Tips to Land a Professional Staffing Job
Unless you have more than 10 years of experience, your résumé should fit on one page. Use a simple, clean, and professional layout.
- Know what you want. Compose a clear and focused job objective. State what you want to do, for whom, where, and at what level of responsibility.
- Stand out from the crowd. Instead of just listing names, dates, and job skills, describe the benefits and results of your performance. For each entry, list your major accomplishments, emphasizing recent achievements. What problems or challenges have you faced? What actions did you take to overcome them? How did your actions benefit the company? Most companies value workers who boost profits, reduce costs, save time, and implement other efficiencies.
- Sell yourself. You only have one shot to make a great impression. Highlight your strengths and outstanding skills or abilities. List your education, training, and any relevant awards.
- Remember that keywords matter. Recruiters use keywords to search résumés in their prospective candidate databases for open jobs. Select some of the most important keywords in your field and pepper them throughout your résumé and cover letter.
- Keep it positive. Refrain from listing the reasons for termination or leaving a job. Prospective employers may find negativity in even the best reasons. You’re far better off explaining employment lapses in person.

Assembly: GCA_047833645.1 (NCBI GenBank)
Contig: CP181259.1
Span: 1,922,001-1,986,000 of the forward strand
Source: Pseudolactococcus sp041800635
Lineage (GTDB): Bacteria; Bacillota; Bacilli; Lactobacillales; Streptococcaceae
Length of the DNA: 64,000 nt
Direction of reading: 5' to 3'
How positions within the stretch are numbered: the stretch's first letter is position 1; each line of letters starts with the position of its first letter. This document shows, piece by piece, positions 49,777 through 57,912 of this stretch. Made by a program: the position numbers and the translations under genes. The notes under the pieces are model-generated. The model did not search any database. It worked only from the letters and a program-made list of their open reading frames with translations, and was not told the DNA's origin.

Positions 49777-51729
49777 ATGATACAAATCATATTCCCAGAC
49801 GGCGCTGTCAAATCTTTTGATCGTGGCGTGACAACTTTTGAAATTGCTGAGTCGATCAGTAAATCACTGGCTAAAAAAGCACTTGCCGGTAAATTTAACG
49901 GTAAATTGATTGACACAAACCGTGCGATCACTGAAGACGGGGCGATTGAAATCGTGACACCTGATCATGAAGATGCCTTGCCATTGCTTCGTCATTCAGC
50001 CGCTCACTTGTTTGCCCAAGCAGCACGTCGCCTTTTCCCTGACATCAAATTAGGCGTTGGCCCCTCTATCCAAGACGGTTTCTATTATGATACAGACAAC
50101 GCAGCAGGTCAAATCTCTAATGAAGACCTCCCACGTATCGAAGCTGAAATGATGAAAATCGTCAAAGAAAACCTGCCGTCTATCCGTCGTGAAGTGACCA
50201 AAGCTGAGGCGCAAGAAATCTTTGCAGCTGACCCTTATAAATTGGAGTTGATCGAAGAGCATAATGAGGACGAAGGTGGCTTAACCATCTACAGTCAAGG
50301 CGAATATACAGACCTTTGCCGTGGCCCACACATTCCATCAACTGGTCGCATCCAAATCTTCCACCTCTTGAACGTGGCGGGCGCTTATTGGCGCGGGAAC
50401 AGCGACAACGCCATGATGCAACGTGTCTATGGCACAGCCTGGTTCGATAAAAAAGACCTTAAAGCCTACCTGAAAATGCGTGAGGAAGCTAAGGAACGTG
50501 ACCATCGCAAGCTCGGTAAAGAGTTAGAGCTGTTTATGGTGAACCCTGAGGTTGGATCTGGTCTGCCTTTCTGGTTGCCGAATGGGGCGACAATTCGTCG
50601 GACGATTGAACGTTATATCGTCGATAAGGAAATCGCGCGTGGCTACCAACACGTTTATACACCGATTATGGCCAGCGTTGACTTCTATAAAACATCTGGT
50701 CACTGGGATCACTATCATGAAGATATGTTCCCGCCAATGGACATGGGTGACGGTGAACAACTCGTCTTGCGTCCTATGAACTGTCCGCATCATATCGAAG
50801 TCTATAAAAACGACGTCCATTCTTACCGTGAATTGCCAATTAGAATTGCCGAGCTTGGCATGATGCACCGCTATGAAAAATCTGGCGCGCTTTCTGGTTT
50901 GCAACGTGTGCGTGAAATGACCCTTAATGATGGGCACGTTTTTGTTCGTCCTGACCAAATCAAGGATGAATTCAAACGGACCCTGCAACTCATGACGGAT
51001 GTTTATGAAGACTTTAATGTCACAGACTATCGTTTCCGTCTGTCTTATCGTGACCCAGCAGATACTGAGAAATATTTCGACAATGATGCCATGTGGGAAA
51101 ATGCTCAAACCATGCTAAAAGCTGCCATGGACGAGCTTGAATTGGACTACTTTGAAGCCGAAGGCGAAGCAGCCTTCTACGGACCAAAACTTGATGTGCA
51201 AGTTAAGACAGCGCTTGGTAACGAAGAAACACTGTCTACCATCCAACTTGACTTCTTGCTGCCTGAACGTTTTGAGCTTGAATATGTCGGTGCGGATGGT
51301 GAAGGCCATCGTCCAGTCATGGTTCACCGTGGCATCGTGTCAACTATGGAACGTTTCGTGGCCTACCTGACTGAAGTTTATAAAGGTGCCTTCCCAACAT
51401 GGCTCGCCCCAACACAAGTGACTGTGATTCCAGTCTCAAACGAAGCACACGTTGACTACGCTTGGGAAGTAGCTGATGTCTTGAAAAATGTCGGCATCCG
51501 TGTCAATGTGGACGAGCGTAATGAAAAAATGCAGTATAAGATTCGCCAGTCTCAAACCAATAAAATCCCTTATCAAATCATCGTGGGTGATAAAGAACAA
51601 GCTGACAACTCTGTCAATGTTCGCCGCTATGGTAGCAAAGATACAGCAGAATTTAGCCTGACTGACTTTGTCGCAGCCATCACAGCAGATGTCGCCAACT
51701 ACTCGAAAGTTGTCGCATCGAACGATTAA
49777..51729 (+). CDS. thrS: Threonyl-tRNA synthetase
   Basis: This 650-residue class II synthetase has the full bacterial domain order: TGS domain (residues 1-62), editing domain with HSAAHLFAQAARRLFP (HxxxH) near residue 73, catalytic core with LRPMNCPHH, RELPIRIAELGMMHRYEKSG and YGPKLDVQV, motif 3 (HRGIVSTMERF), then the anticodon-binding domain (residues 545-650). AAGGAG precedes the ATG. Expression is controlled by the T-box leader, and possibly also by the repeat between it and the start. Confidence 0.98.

- No typos! Ensure the résumé is error-free. Proofread, and have others proofread, too. Make your résumé understandable by avoiding jargon and using plain English.
Before applying for a job, make sure that your skills match the company’s job description. If a match exists, prepare an effective cover letter and send it to the prospective employer along with your résumé.
Use a cover letter is to emphasize your strengths and assets to interest employers in interviewing you.
- Get their attention. Make sure that the cover letter looks professional and is easy to read. Pay particular attention to spelling, grammar, punctuation, spacing, paragraph length, and margins. Address it to a particular person by name, and ensure that the spelling and title of the individual are correct. A good cover letter should not be too long; try to limit it to a single page.
- Get their interest. In the first paragraph, include any knowledge you have of the reader’s business, or comment on a timely issue relating to the company’s operation—but don’t make it forced. Indicate the position that you are applying for and your interest in being considered for it.
- Market your strengths. The cover letter should explain what you can do for the company. Put yourself in the employer’s position as you write it. Present facts that will be interesting and that accurately describe your skills and qualifications. Your prospective employer will be interested in your ability to make or save money, conserve time, and effectively assume and delegate responsibility. Do not stress or try to compensate for weaknesses, such as lack of experience.
- Request action. In the last paragraph, ask for an interview, and state specific times and dates when you will call to arrange an interview (allow at least three business days from the day you send the letter). In all circumstances, be courteous, but be direct. Restate your interest and always say thank you for their consideration.
- Close graciously. The letter should end with the formal sign-off, “Sincerely.” Below the sign-off, add your signature above your typed name.
- No errors! Proofread, and have others proofread, too. Make your cover letter understandable by avoiding jargon and using plain English.
As a 21st-century job seeker, it’s important to have an electronic cover letter and résumé ready to send at the click of a mouse. Here are some steps for converting your cover letter and résumé into email-friendly formats.